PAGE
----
Lack of Cloud Backups Poses a ‘Real Problem’ for Data Protection, Expert Says

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A Veeam report found that a third of IT leaders did not think their cloud data needed to be backed up for security.

As the government and other organizations are increasingly moving to cloud environments, efforts must be taken to ensure the safety of data in these environments, according to Veeam’s Cloud Protection Trends Report 2023

The report, released earlier this year, examines four cloud protection pillars: infrastructure as a service, platform as a service, software as a service and backup and disaster recovery as a service. The report surveyed 1,700 IT leaders in the fall and found that 98% of organizations are using some form of cloud capability. 

According to the report, 34% of respondents think their cloud-hosted files are durable or do not need to be backed up and 15% believe their cloud-hosted databases are durable or do not need to be backed up. However, a lack of backups can pose problems for an organization when it comes to cyber attacks on their cloud-hosted data. According to the report, 59% of respondents have cloud-hosted files and 79% of their cloud-hosted databases are backed up. 

“That is a real problem because—when we ask in data protection trends, ‘what was the cause of the most significant outage that you had in the last year?’—cyberattacks are consistently the most significant cause of outages,” Jeff Reichard, Veeam’s vice president of solution strategy, told Nextgov. “And other causes of outages are things like overwrites, accidental deletion, accidental corruption in that report. So, if you’re not protecting resources that you’ve got on a public cloud—whether it’s file shares, whether it’s database as a service, whatever—those things are entirely vulnerable to an administrator making a mistake and accidentally losing data, or misconfigured or overwriting data.”

Additionally, in reference to Veeam’s November 2022 ransomware report, Reichard noted that organizations tend to encrypt their cloud-based data after experiencing a ransomware or malware attack. 

“Backup is important because the native resiliency of cloud resources cannot let you turn back the clock the way that backup can and that turning back the clock is very important for legal matters,” such as for legal discovery requests, Freedom of Information Act requests or a security inquiry, according to Reichard.   

He added that backups are also important in case of a malware attack and in supporting data as a zero trust pillar. 

“If I’m already breached, if my adversary has escalated credentials, how can I make sure that I can continue the mission, even if they do set off an attack?” Reichard said. “And secure backup is really the last line of defense for making sure that you can do that.”

However, in comparison to last year, cloud protection is improving, Reichard said. 

“What we’re seeing is an uptick in folks that are using backup or disaster recovery as a service compared to previous years,” he explained. “But we are seeing a continuation of using storage resources in the cloud and an uptake of using more advanced as a service resources for backup in the cloud. This year, as an example, disaster recovery as a service, we had 49% of respondents saying that they’re using [a] DRaaS solution, which is up from last year, and we expect those lines to continue as well.”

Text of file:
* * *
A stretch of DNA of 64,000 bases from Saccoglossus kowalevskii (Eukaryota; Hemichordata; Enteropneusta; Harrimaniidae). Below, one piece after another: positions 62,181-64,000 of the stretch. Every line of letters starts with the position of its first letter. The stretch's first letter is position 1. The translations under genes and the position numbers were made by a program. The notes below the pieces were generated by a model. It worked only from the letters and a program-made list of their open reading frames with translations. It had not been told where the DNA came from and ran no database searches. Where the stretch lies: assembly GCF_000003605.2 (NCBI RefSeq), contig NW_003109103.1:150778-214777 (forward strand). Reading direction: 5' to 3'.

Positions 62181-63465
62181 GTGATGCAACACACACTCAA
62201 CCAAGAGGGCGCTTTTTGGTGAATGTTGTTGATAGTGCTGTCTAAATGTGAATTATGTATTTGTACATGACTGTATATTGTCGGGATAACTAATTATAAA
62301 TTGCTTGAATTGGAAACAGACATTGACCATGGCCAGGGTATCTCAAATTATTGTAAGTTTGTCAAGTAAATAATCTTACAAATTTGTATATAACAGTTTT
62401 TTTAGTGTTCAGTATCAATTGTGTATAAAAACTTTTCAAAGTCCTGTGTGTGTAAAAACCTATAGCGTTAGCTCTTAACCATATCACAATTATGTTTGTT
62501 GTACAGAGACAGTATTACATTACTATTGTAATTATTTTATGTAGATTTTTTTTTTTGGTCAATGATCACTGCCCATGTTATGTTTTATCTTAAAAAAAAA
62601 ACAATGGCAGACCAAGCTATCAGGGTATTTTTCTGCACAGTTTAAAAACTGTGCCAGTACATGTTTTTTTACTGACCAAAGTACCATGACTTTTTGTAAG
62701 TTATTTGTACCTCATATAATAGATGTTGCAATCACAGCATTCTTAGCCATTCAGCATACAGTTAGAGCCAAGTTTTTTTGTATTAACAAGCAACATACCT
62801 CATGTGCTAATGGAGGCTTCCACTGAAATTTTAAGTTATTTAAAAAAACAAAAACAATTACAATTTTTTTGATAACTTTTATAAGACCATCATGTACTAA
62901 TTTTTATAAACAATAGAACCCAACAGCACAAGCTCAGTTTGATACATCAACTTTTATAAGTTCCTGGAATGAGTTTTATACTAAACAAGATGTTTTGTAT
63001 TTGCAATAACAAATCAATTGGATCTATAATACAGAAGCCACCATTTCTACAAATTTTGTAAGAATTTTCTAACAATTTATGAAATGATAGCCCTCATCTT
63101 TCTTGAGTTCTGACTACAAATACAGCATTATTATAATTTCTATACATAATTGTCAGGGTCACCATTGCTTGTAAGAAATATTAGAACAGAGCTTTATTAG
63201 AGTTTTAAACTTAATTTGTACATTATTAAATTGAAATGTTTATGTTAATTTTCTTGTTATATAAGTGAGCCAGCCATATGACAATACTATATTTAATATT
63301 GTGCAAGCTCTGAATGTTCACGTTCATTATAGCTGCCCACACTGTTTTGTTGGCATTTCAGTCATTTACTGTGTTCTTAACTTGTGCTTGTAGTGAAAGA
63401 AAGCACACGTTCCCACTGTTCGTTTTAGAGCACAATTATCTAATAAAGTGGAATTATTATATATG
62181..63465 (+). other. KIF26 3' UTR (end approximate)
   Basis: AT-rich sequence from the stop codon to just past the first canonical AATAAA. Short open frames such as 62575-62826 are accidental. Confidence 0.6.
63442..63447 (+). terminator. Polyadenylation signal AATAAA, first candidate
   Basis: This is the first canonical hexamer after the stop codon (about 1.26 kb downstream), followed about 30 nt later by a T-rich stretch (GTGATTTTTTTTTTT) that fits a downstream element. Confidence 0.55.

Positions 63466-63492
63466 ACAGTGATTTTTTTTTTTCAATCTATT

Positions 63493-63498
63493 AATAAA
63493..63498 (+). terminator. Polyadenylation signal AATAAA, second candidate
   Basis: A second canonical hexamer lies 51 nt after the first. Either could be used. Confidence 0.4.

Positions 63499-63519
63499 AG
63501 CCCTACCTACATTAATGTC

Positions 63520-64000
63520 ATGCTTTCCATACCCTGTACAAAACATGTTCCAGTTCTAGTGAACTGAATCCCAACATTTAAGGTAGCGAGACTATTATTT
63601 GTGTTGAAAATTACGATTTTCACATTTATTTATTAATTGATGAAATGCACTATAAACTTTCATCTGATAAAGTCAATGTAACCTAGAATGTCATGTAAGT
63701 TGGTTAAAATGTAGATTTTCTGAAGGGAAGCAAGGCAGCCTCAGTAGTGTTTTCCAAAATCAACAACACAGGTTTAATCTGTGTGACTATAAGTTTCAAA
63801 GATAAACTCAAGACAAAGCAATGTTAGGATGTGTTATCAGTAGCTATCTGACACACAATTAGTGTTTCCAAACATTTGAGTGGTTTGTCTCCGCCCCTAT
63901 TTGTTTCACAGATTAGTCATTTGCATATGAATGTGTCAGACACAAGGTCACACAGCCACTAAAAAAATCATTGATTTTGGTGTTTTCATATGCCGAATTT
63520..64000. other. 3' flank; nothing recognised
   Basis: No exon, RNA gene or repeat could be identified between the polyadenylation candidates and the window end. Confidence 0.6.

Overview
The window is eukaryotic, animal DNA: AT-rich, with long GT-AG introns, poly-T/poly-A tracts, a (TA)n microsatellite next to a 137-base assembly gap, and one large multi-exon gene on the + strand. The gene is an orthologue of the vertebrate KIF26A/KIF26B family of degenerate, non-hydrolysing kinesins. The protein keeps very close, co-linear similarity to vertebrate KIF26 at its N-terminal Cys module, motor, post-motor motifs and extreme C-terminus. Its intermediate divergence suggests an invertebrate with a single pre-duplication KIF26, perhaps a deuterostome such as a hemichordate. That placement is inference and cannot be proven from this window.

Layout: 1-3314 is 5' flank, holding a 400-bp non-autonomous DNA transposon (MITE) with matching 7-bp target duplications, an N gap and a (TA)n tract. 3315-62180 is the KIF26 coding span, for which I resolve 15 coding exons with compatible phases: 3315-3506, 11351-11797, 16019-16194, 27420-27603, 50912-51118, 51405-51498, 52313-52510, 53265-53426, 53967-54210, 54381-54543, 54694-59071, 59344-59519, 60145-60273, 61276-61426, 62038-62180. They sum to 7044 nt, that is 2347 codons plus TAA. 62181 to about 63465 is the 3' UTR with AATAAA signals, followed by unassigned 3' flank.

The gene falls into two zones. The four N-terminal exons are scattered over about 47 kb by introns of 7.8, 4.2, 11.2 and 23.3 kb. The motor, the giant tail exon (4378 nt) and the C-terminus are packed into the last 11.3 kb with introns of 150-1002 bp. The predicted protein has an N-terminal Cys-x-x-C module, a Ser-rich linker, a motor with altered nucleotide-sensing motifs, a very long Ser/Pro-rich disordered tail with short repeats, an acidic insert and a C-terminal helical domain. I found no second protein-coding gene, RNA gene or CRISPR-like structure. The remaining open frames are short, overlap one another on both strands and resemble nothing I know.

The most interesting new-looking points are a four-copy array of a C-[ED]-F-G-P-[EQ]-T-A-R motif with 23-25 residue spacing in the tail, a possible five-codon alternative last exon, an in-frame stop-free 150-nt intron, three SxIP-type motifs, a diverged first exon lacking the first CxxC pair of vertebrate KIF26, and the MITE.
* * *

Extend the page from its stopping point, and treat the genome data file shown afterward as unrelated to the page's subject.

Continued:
The report also found that two-thirds of backups of cloud-based workloads are performed by backup teams and one-third are performed by cloud administrators. 

“The reason why that is good news is that typically the folks who have traditionally done backup of on-prem resources are more aware of what the organization’s long term retention mandates are and disaster recovery requirements are. And so the fact that the folks who have been protecting data are getting more dialed into protecting cloud-based data is enormously good news for the security of that data,” Reichard said.

However, according to the report, a large number of organizations are returning their cloud-based data back to on-premises—known as data repatriation—mainly for two reasons: cost and workflow challenges. Specifically, the report found that only one out of eight organizations did not repatriate cloud workloads back to datacenters. Additionally, 88% of organizations returned their workloads to their datacenter because of “disaster recovery failback, staging versus production, or reconciliation that the cloud was not optimum for that workload.” 

The report stated that an organization's data protection strategy must include: backing up cloud-hosted workloads when they are brought into a cloud environment, as well as helping to migrate from cloud to datacenter or another cloud alternative.

“What I hear repeatedly is that cost containment is a major problem,” he said. “The other cause that I hear from federal customers for repatriating data is just unexpected connection of workloads with other workloads, basically, performance based on how often databases, for example, are being hit and from how many different locations.” 

Reichard stated that there are several mistakes that agencies can make in regards to cloud protection. 

“When we look at the mistakes that federal agencies make, one of them is basically not backing up cloud-based workloads. Not being aware that cloud-based workloads are just as vulnerable to misconfigurations or to deliberate cyberattack as on-prem workloads are,” he said. ”The opportunity for them is to think about backing that stuff up and thinking about what their long-term retention requirements are.”